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Does Elon Musk Want to Rule Mars? New Starlink Contract May Have the Answer

Elon Musk has spent the last decade making a bold attempt to rule the electric car market and now the autonomous car market. He’s been largely successful at the first and is well on his way to the same at the second. He’s spent almost as long in a bolder attempt to rule the public space transportation business and, with multiple successes of his reusable rockets and the successful transit and return of astronauts to the International Space Station, he has accomplished that goal. He wants to rule the low-cost satellite Internet provider market and, with thousands of Starlink satellites already in orbit, he’s well on his way to that goal. He’s testing a heavy-duty rocket with the intent to launch spaceships to Mars and this week revealed his plans for self-sufficient city on the Red Planet. Elon Musk rules a lot on Earth, but will never rule all of it. Is he planning to ultimately rule Mars instead? The answer may have been revealed. Care to guess first?

Does Elon Musk plan to rule this?

Last week, SpaceX president and COO Gwynne Shotwell revealed in a TIME interview that the space company is planning to bring a Starlink-like service to the Red Planet as well, providing whatever ‘G’ is the latest to Martian colonists in need of cell phone service. That means they’ll be able to look up at the atmosphere-thin Martian sky with no ground light interference and see the same thing they could see back home – SpaceX satellitea caravanning across the sky.

“Once we take people to Mars, they’re going to need a capability to communicate. In fact I think it will be even more critical to have a constellation like Starlink around Mars.”

If there’s cell phone service on the Red Planet, colonists will need something else too. No, not cell phones and modified selfie sticks … service contracts. And that’s where Elon Musk’s secret plan to rule Mars is revealed. A closed beta version of the company’s terms of service agreement was brought to light by Twitter user @WholeMArsCatalog and it revealed this manifesto:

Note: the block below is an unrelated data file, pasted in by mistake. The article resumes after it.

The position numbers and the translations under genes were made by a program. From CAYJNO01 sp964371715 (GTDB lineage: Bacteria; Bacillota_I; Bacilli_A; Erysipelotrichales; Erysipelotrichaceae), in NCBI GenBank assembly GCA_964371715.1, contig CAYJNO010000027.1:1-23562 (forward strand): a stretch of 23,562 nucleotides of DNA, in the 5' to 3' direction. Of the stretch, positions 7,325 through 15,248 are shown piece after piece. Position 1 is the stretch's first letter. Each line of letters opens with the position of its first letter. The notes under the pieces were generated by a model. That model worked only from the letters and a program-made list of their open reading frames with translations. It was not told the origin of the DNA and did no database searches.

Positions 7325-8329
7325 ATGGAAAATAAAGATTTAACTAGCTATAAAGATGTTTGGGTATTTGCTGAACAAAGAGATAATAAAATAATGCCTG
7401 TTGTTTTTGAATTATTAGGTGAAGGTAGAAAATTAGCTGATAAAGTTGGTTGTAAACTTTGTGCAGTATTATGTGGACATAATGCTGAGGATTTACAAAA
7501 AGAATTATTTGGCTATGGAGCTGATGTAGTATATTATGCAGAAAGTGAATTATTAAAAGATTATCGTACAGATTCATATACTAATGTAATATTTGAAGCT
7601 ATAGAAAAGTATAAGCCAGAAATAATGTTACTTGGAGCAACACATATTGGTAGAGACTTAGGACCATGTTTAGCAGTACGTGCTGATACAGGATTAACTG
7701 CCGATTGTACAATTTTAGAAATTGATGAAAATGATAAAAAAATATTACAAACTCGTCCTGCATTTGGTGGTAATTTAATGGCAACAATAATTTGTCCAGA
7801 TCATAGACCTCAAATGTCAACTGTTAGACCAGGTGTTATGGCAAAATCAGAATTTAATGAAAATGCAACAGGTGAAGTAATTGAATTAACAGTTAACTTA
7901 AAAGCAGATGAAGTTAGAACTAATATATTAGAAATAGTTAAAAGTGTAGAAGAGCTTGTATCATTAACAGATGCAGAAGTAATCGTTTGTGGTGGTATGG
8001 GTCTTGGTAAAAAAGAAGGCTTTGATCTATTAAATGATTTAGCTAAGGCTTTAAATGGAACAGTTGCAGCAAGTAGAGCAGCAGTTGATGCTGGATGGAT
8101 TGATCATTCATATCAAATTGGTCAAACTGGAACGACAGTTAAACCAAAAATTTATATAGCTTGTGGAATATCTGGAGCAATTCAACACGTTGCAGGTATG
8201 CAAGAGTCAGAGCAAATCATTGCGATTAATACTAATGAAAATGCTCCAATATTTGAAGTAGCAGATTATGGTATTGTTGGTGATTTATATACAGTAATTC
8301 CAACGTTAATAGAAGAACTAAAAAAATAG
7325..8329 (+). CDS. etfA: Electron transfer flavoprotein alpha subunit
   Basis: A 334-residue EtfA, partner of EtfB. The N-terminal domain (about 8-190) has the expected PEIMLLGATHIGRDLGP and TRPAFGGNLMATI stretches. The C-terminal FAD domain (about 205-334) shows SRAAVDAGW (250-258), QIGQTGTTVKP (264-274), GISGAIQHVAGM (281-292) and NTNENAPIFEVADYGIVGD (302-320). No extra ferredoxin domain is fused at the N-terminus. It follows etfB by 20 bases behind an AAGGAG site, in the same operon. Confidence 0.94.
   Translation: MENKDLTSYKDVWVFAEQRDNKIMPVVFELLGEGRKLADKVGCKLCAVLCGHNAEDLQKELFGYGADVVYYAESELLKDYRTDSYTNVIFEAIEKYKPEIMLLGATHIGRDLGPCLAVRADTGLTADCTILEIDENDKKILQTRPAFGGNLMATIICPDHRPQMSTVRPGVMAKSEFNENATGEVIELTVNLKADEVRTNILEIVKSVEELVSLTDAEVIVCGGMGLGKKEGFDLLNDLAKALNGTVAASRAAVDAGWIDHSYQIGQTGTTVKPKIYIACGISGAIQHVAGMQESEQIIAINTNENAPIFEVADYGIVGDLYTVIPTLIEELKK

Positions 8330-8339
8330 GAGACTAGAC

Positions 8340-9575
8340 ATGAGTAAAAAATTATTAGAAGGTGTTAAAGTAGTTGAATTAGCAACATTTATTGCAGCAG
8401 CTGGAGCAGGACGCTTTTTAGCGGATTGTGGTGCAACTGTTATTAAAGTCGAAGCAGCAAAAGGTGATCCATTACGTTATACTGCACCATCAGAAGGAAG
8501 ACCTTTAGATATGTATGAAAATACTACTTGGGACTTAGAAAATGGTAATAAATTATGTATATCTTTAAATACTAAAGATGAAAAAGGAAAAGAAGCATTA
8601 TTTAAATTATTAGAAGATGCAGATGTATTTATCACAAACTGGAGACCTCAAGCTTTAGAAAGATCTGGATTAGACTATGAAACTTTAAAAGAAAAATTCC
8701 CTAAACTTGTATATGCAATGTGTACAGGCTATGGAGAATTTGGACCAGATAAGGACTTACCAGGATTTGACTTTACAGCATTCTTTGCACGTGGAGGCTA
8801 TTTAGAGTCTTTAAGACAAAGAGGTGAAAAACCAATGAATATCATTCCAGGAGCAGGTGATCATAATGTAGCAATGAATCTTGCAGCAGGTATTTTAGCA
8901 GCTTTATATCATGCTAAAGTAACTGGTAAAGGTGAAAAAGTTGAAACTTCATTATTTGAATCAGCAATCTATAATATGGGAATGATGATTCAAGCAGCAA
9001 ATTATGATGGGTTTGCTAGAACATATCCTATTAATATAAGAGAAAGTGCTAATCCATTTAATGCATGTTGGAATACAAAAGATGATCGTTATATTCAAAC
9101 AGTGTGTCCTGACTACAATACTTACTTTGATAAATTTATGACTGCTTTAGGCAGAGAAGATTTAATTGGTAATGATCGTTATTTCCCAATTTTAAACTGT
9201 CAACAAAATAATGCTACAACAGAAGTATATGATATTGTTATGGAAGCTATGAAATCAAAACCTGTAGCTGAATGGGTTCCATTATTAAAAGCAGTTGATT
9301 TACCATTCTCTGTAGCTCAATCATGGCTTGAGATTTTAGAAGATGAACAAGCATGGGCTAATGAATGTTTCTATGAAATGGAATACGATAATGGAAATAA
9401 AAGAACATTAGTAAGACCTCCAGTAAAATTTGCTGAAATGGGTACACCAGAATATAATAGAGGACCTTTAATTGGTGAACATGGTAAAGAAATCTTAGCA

“For Services provided on Mars, or in transit to Mars via Starship or other colonization spacecraft, the parties recognize Mars as a free planet and that no Earth-based government has authority or sovereignty over Martian activities. Accordingly, Disputes will be settled through self-governing principles, established in good faith, at the time of Martian settlement.”

“No Earth-based government has authority or sovereignty over Martian activities.” Musk has an aggressive plan to send a spaceship to Mars and commence colonization, and anyone who has followed his accomplishments would not be surprised if he wants it to happen in his lifetime. Moreover, he’d probably love to be one of those early settlers – even if it’s the last trip he ever makes. He may not want to be king, but who would run against him in a “self-governing” election?

This is Elon. Can you hear me? You’re breaking up.

Wouldn’t that be a great cap on his illustrious career to call in from Mars on his own cell phone system to a Joe Rogan podcast? If there’s anything we should have learned when he arrived in the U.S. from South Africa in 1992 and quickly made his millions at Zip2, X.com and PayPal, it’s that one should never bet against Elon Musk.

He probably already has his crowned spacesuit ready to go.

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Paul Seaburn is the editor at Mysterious Universe and its most prolific writer. He’s written for TV shows such as "The Tonight Show", "Politically Incorrect" and an award-winning children’s program. He's been published in “The New York Times" and "Huffington Post” and has co-authored numerous collections of trivia, puzzles and humor. His “What in the World!” podcast is a fun look at the latest weird and paranormal news, strange sports stories and odd trivia. Paul likes to add a bit of humor to each MU post he crafts. After all, the mysterious doesn't always have to be serious.
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